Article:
Many people going through a divorce have questions about what to do come tax time with their dependent children. When and how a person can claim a child following a divorce can depend on a number of factors. The first step before you claim a child as a dependent is to make sure he or she fulfills certain basic criteria such as relationship and age, all of which are set forth by theInternal Revenue Service.
First, and likely most obviously, the child in question must actually be your child or a descendent of your child. This can be either through birth, adoption or foster parenting. The child in question is also allowed to be a sibling, half-sibling or step-sibling, or a descendant of any of these.
The child also needs to be younger than 19 (or 24 if he is a full-time student) and, again this is pretty obvious, younger than you. The only caveat to the age requirement is if your child is permanently disabled, in which case you can claim him as a dependent regardless of his age.
Beyond these two factors, the IRS also looks to the child's residency throughout the year. Typically, you are permitted to claim a child as a dependent if he or she resided with you for more than half of the year. Of course, in shared custody situations, this can become much more complicated. The residency requirement means that parents with primary custody of their child will be the ones that are able to claim them as dependents.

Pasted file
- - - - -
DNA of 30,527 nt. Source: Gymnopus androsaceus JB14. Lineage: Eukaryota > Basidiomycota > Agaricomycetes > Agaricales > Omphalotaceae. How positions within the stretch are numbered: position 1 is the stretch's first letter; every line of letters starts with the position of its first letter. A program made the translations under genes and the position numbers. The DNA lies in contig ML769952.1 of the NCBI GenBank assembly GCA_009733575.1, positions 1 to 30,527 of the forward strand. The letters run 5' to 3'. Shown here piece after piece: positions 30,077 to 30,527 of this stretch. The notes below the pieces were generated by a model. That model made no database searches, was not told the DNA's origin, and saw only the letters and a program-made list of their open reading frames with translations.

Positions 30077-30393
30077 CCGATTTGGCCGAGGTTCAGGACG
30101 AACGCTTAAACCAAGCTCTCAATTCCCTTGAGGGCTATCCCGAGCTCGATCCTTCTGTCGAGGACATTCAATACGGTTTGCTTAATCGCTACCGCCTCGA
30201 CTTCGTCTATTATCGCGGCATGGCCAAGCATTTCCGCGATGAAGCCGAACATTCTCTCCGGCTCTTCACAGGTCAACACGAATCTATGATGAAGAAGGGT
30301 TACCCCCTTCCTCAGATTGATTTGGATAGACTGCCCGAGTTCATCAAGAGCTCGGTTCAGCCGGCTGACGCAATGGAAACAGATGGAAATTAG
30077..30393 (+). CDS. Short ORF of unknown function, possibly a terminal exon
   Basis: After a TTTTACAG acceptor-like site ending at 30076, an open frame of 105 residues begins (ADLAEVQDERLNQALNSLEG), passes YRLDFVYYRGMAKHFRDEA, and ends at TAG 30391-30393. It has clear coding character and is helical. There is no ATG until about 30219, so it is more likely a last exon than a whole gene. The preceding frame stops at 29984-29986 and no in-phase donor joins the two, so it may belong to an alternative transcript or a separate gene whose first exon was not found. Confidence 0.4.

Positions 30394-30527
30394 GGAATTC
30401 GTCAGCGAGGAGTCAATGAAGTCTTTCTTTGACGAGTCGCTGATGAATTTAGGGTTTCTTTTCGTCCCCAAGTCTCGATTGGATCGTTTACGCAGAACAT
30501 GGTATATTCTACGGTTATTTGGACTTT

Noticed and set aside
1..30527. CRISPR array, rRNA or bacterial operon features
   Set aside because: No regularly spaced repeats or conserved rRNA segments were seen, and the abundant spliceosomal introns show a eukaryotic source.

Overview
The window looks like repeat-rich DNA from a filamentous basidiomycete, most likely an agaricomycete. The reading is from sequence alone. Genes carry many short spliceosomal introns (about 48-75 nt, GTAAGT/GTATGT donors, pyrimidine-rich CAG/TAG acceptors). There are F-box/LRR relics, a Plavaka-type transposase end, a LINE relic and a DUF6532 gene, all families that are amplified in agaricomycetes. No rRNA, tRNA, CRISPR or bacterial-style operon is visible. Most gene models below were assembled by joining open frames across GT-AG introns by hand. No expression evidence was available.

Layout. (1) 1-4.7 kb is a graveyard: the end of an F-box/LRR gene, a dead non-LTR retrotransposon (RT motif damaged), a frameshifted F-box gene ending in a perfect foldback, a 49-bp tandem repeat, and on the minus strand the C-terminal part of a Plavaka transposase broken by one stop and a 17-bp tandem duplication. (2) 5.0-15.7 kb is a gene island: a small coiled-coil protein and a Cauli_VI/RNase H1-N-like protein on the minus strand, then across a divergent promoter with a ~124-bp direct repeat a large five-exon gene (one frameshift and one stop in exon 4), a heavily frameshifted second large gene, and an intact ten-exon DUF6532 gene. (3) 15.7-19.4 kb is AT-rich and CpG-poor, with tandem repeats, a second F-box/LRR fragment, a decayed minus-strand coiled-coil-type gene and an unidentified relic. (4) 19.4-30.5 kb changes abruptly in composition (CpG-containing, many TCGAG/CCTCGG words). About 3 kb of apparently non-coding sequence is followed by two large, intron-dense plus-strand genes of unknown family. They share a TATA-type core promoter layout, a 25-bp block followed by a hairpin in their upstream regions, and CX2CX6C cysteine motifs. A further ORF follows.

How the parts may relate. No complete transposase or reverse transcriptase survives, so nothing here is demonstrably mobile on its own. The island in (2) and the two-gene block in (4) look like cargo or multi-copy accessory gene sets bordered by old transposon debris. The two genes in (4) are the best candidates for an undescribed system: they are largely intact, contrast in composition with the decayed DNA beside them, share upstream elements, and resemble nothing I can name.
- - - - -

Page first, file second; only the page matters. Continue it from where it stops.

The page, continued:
There are situations where a non-custodial parent can claim a child as a dependent if several additional factors are met. First, the parents must be legally divorced, separated under a written separation agreement, or living separately for the at least the past six months. Second, the child must have received more than half of his financial support over the year from his parents. Third, the child must have been in the custody of one or both of the parents for more than half of the year. Fourth, the custodial parent who would otherwise be able to claim the child must sign a form declaring that they will not claim that child as a dependent for that year. The non-custodial parent must then attach this declaration to her tax return.
Determining exactly what this means, the “non-custodial parent,” can get tricky. According to IRS rules, the custodial parent is the parent with whom the child lived for the greater number of nights in the year. If the parents separated during the tax year in question, and the child lived with both parents prior to their separation, then the custodial parent is the one with whom the child lived for the greater number of nights after the separation.
In the rare event that a child spent an exactly equal number of nights with both parents, then, perhaps bizarrely, the custodial parent is deemed to be the one with the greater adjusted gross income.
If you find yourself worrying about the financial repercussions of divorce, you need the help of an experienced South Carolina family law attorney to guide you through the complicated process.